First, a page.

A marathon within a marathon: Kaitlin Ross overcomes her challenges in stride


Courtesy of Marathon Photo Live

From Navy bootcamp to the Chicago Marathon, Kaitlin Ross is taking on the ultimate fitness test and lacing up for her second 26.2-mile race.

Ross, a Tampa, Florida native and third-year student studying exercise science, was introduced to running in 2017 while at the Naval Station Great Lakes in North Chicago. Her training included fitness tests that consisted of push-ups, sit-ups and a mile-and-a half run.

Ross figured joining the Navy would be a good opportunity to learn new skills, help pay for college and be a part of a cause bigger than herself. She did not anticipate the innate sense of community among her peers.

“You’re all going through the same thing together and that really bonds a group of people,” Ross said.

Ross graduated from bootcamp at Great Lakes right before Thanksgiving in 2017. Then, she enrolled in the school for translators in early 2018 at the Defense Language Institute in Monterey Bay, California where she studied Arabic and continued running.

On a whim, she joined some of her friends in a 10-kilometer race on Angel Island off the coast of San Francisco.

“[That] was the most fun I’ve ever had running or doing anything outside,” Ross said.

The energy and camaraderie of that race stayed with Ross, and she would soon seek it out again.

Unfortunately, Ross’ time in Monterey Bay was cut short.

“I didn’t get to finish my program because I was discharged for my illness, which sucked,” Ross said. “But even with the time I did have there, [it] was one of the most intense learning experiences of my life. It’s definitely where I learned how to study for real and manage my time.”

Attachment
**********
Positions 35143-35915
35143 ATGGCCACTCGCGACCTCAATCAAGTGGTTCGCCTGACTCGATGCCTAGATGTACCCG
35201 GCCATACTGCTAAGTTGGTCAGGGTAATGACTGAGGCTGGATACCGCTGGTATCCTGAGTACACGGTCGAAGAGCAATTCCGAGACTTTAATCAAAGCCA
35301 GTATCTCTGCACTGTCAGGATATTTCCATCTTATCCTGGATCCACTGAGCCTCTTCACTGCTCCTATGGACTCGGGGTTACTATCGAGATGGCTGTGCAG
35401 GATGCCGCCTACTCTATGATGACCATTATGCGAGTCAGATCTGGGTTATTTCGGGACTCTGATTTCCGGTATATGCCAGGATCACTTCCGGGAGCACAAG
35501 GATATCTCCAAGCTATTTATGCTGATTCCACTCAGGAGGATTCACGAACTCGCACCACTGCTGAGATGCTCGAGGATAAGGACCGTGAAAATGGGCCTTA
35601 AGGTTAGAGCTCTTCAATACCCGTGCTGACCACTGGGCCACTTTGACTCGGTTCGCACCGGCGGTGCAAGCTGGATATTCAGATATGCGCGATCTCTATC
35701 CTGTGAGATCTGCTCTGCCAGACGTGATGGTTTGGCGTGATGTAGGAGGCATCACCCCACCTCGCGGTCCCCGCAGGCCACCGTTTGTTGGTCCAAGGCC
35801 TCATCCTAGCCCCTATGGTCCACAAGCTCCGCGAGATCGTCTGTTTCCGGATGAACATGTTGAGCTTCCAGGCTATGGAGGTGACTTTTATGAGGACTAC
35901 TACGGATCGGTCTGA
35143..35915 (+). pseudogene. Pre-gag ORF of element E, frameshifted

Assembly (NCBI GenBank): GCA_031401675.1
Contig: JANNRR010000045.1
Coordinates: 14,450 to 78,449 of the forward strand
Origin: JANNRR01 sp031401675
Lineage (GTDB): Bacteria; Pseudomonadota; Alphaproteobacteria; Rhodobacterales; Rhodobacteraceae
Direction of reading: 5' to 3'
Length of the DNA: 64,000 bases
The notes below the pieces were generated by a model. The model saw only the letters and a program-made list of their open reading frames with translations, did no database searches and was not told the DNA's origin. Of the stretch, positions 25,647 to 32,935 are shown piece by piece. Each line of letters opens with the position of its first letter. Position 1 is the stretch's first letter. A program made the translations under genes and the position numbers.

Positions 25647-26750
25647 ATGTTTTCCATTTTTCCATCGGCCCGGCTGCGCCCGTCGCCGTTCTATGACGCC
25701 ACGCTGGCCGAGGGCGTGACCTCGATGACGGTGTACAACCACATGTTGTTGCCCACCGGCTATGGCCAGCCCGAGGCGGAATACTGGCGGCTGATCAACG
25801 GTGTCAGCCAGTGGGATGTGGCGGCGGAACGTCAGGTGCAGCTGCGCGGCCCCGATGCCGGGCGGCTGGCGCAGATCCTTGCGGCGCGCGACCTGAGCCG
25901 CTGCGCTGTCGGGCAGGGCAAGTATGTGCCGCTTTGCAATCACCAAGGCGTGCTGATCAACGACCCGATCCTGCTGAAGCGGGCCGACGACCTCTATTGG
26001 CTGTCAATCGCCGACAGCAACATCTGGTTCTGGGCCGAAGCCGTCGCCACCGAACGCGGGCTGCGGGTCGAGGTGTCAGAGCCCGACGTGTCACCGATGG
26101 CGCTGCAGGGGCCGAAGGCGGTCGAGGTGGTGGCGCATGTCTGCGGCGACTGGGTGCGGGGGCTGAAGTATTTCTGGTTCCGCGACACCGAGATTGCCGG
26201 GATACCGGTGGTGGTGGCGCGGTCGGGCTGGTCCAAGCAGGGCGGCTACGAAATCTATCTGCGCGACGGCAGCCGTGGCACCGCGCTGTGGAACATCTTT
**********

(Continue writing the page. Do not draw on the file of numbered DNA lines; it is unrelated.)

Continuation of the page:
Ross went back home to Florida to figure out her next life steps. While she was there, she was a personal trainer at LA Fitness. She had two clients there who were training for the 2019 Bank of America Chicago Marathon. She knew she would be moving to Chicago to attend DePaul that fall.

Her clients piqued her competitive curiosity.

Ross signed up for the 2019 Chicago Marathon through a charity team and raised money for Team Salute, a veteran support charity that is dedicated to meeting the financial, physical and emotional needs of injured military service members, veterans and their families.

Ross met up with her Team Salute team on race morning — ready for the challenge ahead.

“The Chicago Marathon is one of our biggest fundraisers of the year,” Team Salute coordinator Sue Hussey said. “What each one of those runners raise individually has a direct impact on a veteran family.”

Hussey mentioned the minimum fundraising amount is $1,250 — enough to help keep a veteran out of homelessness.

According to Megan Richards Martin, founding principal of Page One public relation, 45,932 participants — the most in the history of the event — filled the streets of Chicago Oct. 13, 2019.

Through all the runners, Ross found one of her Team Salute members with five kilometers remaining and they crossed the finish line together. Running the last portion of the race with her teammate made finishing the marathon an emotional experience for Ross.

“That was how I ran my first marathon,” Ross said. “I didn’t put much thought into signing up, but I’m glad I did it.”

Ross admitted that she does not love running — she loves racing.

Since the 2019 Chicago Marathon, Ross ran a 15-mile race in Wisconsin and most recently raced the Hoka ONE ONE Half Marathon on Sept. 26. She will be running the Bucktown 5k on Oct. 3 before she lines up for her second 2021 Chicago Marathon on Oct. 10.

Ross isn’t racing for a particular charity team this year, but she still raised money for Team Red, White and Blue, which strives to enrich the lives of American veterans by connecting them with their communities. She has been a member since 2018.

Martha Seguera, an athletic coordinator for the Chicago Chapter of Team Red, White and Blue, has known Ross for about two years and puts together social activities for the veteran community.

“One thing about Kaitlin is that she is extremely dedicated. When she commits to something, she just gets it done,” Seguera said. “She’s definitely not a quitter.”

This weekend she aims to best her time of 5 hours and 45 minutes. Once the marathon winds down and as her legs recover, Ross will keep pursuing her studies as she has a goal of teaching one day.

“A marathon seems really big and scary, but it’s only really a few months of my life training for it and racing,” Ross said. “I’m trying to finish something really big now: get my degree. To me, the marathon is like a smaller marathon within this big marathon of my education.”